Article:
Greece, Debt and Democracy

By BAR editor and senior columnist Margaret Kimberley

From Athens to Detroit the financial crises used to justify privatizations, wage-and-pension-cutting, and general austerity are being created. Their purpose is always to transfer vast public wealth into the hands of banksters and investors.

Cynical Democratic Party Leaders Will Say Anything You Wanna Hear For Your Votes Or Your Cash

A Black Agenda Radio Commentary by BAR managing editor Bruce A. Dixon

So why is the Democratic National Committee, thoroughly committed to the Hillary Clinton campaign featuring Bernie Sanders in its fundraising emails? How can the California Democratic party raise money pretending to oppose the president on TPP without even pointing in his direction, let alone mentioning his name? Are they really that cynical? Are Democrat donors that gullible?


The 26th Friendshipment Caravan En Route to Havana, Cuba

by BAR editor and columnist Dr. Marsha Coleman-Adebayo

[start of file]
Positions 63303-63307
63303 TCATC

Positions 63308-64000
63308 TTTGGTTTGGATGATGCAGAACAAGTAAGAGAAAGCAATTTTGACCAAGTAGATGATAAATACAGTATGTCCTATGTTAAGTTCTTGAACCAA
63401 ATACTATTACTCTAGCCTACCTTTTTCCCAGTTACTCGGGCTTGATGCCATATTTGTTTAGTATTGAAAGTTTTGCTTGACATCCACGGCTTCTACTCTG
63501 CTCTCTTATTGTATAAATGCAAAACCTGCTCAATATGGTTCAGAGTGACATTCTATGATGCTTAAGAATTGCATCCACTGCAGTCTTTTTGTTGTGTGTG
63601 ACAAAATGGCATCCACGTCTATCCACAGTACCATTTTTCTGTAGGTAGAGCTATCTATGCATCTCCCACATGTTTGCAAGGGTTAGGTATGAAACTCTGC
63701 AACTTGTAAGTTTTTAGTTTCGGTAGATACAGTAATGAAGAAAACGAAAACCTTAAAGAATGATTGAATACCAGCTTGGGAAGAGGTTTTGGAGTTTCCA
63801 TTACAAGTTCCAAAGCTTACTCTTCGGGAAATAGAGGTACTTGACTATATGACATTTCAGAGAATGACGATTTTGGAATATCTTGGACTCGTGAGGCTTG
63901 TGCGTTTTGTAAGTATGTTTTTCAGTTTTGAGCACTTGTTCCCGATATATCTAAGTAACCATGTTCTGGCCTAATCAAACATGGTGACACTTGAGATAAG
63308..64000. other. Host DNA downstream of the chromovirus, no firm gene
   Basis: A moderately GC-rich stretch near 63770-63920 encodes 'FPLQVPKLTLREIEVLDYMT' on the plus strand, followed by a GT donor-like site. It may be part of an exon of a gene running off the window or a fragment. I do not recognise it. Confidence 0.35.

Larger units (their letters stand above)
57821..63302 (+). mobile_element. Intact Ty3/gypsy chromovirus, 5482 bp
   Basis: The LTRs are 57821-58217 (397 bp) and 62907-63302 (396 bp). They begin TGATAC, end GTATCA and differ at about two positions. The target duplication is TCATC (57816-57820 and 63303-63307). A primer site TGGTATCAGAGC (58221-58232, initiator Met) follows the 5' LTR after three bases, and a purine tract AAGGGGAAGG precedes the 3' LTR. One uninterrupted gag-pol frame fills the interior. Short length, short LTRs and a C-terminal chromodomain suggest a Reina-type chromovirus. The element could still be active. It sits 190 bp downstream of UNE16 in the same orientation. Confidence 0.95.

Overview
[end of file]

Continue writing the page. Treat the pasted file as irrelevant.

For more than a quarter century, U.S. volunteers have delivered aid to the Cuban people, through the Pastors for Peace Caravan. Gail Walker, daughter of the late Rev. Lucius Walker, who initiated the caravans, speaks of the historical “link between Cuba and the African diaspora,” and the volunteers’ determination to continue “the solidarity that we feel for our Cuban brothers and sisters.”

Liberalism Still the Left Flank of Oppression in the Coming Post-Obama World

by Danny Haiphong

It is already clear that the buzz words gay rights and the Confederate flag “will be used by the powerful to move as many disaffected people toward the Democratic Party as possible.” In reality, “the American flag is the global banner of white supremacy and oppression of LGBTQ people. Its Stars and Stripes are responsible for the genocide of indigenous peoples, enslavement of Africans, and the exploitation of the global working class.”

Salvation, or let the churches say, A man…

by Raymond Nat Turner

BAR's poet in residence examines the "hypnotizing, tranquilizing, narcotizing" antics of our preacher-in-chief, and the answers of those who will be neither fooled nor misled any longer.